White Oleander- Janet Fitch
This isn’t the kind of book I usually like, or even read. But strangely enough, I found myself getting involved with the characters and appreciating the not so subtle subtleties of the prose and plot.
Astrid Magnussen lives in Los Angeles with her mother, Ingrid. Ingrid is beautiful and arrogant, and teaches Astrid to be strong and ruthless. Daughter looks on with joy as mother meets and falls in love with Barry Kolker, a rich admirer, and then with horror as she murders him in cold blood when he ‘moves on’ to a younger woman.
She is thrown into jail, leaving Astrid to navigate the California foster care system with only the guidance of her mother’s letters. Her experiences are almost comically horrible. At her first home, she sleeps with the father and is shot by the emotionally unstable mother when the affair is discovered. When Astrid is mauled by dogs on her 15th birthday, I began to wonder if the book was meant to be a dark comedy!
The story redeems itself with brilliant character development though. With the kind of mistreatment and general scumbag-ness that Astrid is exposed to at a young age, I wouldn’t have been surprised if she’d turned out to be a mad-axe-murderer later in life. But the only mark that’s left on her is a tendency to get attached to anyone who’s nice to her, which is sad but understandable. Most of the time, she’s optimistic and forgiving.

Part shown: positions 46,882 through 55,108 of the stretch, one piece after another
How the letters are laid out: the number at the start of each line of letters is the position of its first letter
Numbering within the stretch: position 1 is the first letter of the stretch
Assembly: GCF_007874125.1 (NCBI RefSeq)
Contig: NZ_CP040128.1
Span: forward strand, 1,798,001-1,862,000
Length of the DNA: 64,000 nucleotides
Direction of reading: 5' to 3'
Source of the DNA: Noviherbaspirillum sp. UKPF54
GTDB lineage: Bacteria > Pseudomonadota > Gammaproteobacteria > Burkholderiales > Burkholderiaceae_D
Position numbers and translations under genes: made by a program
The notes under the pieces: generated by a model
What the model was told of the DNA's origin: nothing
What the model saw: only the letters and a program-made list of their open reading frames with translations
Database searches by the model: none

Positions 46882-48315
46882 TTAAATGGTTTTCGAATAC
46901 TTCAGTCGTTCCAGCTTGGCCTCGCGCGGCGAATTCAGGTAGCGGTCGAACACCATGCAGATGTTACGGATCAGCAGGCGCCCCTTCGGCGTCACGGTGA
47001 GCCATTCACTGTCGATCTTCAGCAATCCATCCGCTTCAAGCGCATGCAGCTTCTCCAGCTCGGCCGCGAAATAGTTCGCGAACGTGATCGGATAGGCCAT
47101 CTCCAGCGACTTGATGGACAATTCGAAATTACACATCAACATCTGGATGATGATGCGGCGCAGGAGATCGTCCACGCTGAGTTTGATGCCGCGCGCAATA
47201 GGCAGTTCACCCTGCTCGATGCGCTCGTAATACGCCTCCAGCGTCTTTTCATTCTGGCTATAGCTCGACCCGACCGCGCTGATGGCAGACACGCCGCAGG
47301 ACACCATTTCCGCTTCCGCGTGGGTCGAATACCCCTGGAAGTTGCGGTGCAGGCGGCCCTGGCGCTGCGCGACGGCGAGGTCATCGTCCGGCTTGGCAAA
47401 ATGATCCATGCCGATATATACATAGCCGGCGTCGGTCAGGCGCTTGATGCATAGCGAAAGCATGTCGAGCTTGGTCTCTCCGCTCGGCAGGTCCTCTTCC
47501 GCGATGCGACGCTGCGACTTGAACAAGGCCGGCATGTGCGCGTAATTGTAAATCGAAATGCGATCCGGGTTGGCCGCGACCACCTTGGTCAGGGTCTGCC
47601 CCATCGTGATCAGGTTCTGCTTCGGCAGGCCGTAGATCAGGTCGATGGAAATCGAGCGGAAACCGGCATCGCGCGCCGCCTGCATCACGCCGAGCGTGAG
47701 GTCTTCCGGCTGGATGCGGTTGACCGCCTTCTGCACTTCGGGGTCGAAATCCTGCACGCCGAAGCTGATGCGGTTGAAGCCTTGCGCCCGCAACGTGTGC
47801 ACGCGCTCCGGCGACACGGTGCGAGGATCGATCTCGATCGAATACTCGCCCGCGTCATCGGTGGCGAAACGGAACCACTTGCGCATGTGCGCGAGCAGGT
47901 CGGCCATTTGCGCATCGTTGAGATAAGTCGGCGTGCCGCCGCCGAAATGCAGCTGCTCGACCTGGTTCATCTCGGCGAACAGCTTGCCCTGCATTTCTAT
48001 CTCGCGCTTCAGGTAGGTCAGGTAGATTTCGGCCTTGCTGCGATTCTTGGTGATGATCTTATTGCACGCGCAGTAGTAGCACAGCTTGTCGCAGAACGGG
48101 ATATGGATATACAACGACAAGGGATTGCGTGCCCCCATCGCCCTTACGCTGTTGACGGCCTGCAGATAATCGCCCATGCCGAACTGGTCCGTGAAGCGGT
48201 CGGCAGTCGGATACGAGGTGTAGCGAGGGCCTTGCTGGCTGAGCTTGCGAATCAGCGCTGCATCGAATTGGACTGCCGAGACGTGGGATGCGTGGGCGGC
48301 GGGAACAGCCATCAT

The evolving relationship between Astrid and Ingrid is also very interesting. In the beginning of the story, Astrid idolizes her mother. She doesn’t truly understand the extent of the crime that she has committed. Ingrid gives her daughter advice, and tries to guide her by giving her lists of books to read. Later though, Astrid recognizes that her mother is a narcissist and begins to disregard her opinions.
There’s a dramatic faceoff at the end- Ingrid wants Astrid to testify in her favor in a retrial that she’s wangled for herself, but Astrid isn’t helping until she gets some answers about her childhood. Funnily enough she’s guilty about being manipulative despite the fact that her mother has pulled off similar tricks many times before. Made me respect the character even more.
Throughout the novel there are references to white oleander and poison. Barry is murdered with an extract of oleander, and Ingrid is fair, beautiful and poisonous in a less literal way.
All in all, a subtle psychological novel with beautiful prose. Recommended. If you like it, you should probably try We Need To Talk About Kevin by Lionel Shriver. It’s scary and thought provoking. But that’s a review for another day.